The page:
Pen collector has ink in his veins
How about amassing a stash of 400 fancy pens? Debbie Hathway meets someone who’s done exactly that
You might be surprised to hear that sales in writing instruments are growing year on year, at least for one German brand, despite the threat of the digital world to writing. It’s difficult to pinpoint why, but as Franck Juhel, Montblanc president for the Middle East, India & Africa puts it: "I have a personal belief that we are seeing the natural balance between digital and analogue. The more we go digital, the more we need to be grounded to reality and nothing is more grounding than writing on paper."
He says there are many kinds of pen collectors. "We have collectors who buy everything in twos. One to keep wrapped in its packaging, untouched, and one to use."
Collectors of high-end scribblers of the kind Montblanc produces don’t usually talk to journalists — not for publication anyway — but at the launch in Greece of Montblanc’s Writers Edition Homage to Homer pen, I happened upon a kindred spirit and major collector and got to interview him.
Our collector, let’s call him "Writing Guy" (WG), bought two pieces at that event and commissioned the design of a bespoke nib.
He says he uses every one of the 400 pieces in his collection — by rotation.
"I write with all of them. Every week I pick 10 pens, ink them up, and put them in something like a cigar box to carry with me. Come Sunday evening, I rinse them and choose the next 10."
How does he keep track? "I’m not completely fair, I must admit. There are some favourites that stay in the box."
His dad gave him his first fountain pen in high school. He continued using fountain pens into university, and so his collection began to grow. His engagement gift from his future wife? You guessed it.
"My dad never wore a ring. It’s not what I’m used to. It would have been like a collar, so restrictive I wouldn’t have been able to function. I told her if she really wanted to get me something in that same category she should get me a fountain pen. It was 1991 and we chose it together — a Parker Duofold Centennial Orange Special Edition in a cherrywood box."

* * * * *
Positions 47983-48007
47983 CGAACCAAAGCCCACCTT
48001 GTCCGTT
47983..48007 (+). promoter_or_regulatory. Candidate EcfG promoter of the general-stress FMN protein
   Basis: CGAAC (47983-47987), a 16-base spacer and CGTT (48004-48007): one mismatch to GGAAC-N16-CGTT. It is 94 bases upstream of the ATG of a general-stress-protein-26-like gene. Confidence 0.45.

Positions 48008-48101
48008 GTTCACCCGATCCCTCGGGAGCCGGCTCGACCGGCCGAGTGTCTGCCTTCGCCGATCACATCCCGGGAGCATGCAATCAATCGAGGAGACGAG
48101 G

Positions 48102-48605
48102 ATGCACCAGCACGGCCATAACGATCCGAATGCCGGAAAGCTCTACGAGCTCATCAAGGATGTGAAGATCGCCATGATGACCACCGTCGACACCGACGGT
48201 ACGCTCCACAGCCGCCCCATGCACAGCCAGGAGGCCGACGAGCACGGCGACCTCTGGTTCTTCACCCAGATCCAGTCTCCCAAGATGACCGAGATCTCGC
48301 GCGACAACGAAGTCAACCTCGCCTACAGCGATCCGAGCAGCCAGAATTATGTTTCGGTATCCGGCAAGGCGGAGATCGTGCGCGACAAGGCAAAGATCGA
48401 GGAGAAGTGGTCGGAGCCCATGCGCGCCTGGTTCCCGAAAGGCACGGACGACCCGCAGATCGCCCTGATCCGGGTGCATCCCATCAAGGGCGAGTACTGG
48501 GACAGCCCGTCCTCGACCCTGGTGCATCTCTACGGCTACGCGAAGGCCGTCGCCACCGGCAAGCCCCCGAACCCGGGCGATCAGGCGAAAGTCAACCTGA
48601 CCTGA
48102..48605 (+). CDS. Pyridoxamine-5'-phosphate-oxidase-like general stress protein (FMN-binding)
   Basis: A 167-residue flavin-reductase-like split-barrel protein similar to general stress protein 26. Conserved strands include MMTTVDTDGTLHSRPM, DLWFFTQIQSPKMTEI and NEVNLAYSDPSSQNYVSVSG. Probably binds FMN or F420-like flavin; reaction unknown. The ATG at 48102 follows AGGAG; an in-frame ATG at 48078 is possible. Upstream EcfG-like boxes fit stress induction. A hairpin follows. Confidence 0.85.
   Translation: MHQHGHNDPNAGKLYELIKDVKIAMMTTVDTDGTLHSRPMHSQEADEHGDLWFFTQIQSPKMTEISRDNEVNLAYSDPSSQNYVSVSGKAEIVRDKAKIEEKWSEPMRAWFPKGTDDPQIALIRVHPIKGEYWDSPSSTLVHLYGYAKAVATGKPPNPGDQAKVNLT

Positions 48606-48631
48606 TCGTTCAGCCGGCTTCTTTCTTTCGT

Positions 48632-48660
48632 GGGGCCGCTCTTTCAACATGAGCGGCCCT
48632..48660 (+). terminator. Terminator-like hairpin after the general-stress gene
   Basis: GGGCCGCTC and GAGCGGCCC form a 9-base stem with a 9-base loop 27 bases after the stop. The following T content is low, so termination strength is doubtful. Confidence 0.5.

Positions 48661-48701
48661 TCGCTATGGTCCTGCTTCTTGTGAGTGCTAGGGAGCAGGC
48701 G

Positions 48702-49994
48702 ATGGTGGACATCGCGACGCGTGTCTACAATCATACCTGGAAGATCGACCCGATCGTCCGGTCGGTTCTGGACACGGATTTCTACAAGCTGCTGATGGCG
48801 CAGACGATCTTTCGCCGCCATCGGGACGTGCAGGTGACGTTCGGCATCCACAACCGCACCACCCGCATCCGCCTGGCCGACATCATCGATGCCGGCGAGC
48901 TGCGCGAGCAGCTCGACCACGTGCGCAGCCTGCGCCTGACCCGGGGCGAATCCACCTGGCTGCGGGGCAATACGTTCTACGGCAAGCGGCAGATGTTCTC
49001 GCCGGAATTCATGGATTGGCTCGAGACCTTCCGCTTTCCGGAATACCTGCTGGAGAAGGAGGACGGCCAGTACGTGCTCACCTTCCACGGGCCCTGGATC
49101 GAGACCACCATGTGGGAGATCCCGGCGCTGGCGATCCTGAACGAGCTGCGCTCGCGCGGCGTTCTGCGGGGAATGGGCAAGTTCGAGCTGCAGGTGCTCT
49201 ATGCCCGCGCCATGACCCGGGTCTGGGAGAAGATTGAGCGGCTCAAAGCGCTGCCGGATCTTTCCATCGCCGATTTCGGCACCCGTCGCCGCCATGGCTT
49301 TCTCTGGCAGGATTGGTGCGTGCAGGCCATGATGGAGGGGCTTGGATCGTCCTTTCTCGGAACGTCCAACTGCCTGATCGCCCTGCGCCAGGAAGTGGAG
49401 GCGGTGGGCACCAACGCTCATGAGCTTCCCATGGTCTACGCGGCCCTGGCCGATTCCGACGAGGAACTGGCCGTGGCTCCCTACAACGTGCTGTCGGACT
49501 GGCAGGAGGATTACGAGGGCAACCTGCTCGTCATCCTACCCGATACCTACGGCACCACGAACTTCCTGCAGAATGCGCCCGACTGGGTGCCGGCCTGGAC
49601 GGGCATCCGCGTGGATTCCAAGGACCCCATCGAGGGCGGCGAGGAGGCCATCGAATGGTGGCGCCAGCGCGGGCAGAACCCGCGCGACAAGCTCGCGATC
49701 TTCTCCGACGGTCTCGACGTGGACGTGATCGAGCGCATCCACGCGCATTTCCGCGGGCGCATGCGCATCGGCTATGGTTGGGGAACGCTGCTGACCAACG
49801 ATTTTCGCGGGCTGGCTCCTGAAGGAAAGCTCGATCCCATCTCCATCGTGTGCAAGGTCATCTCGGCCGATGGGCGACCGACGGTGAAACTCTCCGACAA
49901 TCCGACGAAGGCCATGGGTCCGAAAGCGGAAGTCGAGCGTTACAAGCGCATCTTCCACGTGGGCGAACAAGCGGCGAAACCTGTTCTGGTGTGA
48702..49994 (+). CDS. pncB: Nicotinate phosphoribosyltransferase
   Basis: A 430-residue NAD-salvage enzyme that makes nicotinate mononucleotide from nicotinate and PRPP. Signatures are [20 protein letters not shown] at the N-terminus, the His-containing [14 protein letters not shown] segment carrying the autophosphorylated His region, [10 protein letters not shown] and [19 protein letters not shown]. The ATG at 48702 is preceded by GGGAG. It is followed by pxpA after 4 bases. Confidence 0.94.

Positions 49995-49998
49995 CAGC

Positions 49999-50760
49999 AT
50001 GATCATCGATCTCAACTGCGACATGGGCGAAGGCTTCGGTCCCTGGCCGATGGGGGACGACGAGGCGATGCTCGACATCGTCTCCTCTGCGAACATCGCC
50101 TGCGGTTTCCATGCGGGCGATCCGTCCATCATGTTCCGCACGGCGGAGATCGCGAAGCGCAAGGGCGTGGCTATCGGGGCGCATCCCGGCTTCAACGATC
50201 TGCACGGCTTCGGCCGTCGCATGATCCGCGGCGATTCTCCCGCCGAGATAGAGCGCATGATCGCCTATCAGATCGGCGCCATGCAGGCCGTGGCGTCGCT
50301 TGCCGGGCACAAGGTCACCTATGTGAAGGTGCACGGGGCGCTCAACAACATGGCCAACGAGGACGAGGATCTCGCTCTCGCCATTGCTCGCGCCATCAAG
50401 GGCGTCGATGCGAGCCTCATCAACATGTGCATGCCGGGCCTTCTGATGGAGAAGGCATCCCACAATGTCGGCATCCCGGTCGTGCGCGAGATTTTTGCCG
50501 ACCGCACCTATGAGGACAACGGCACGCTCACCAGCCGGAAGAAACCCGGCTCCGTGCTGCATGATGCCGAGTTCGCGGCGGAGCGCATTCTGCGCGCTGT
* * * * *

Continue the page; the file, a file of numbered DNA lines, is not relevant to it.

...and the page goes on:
That was a different time, he recalls. There was a bigger variety then, with display shelves of 20 to 40 pens in the stores, but he notes that fountain pens are gaining popularity again. "Lamy is coming in strong on the regular consumer side," he says.
For his birthday last year, WG’s wife presented him with the Montblanc Great Characters Edition Miles Davis fountain pen. The piece honours the trumpeter regarded as "a pioneer in virtually every phase of the evolution of [post-war] American jazz". Its shape is inspired by the trumpet, with trumpet finger buttons on the clip, while the blue cone recalls Davis’s Kind of Blue, one of the greatest jazz albums of all time. The cone’s shape stems from the "Heim" trumpet mouthpiece he used. The cap ring evokes his induction into the Rock & Roll Hall of Fame in 2006, while the Au585 gold nib is engraved with Davis’s silhouette.
That’s the kind of detail Montblanc artisans apply to their creations. It’s mind-blowing.
"The whole objective with each writing instrument we do — especially the limited editions — is putting all this history and know-how together in order to bring the story to life in your hand," says Juhel.
An old hand
WG has been given many pens over the years, from people who no longer have any use for them or don’t appreciate their value. His oldest pen dates from what was considered the golden age of fountain pens — the 1920s — when they were treasured as status symbols. It’s a 1921 Parker Duofold. "It’s one of those dark red ones. It still writes."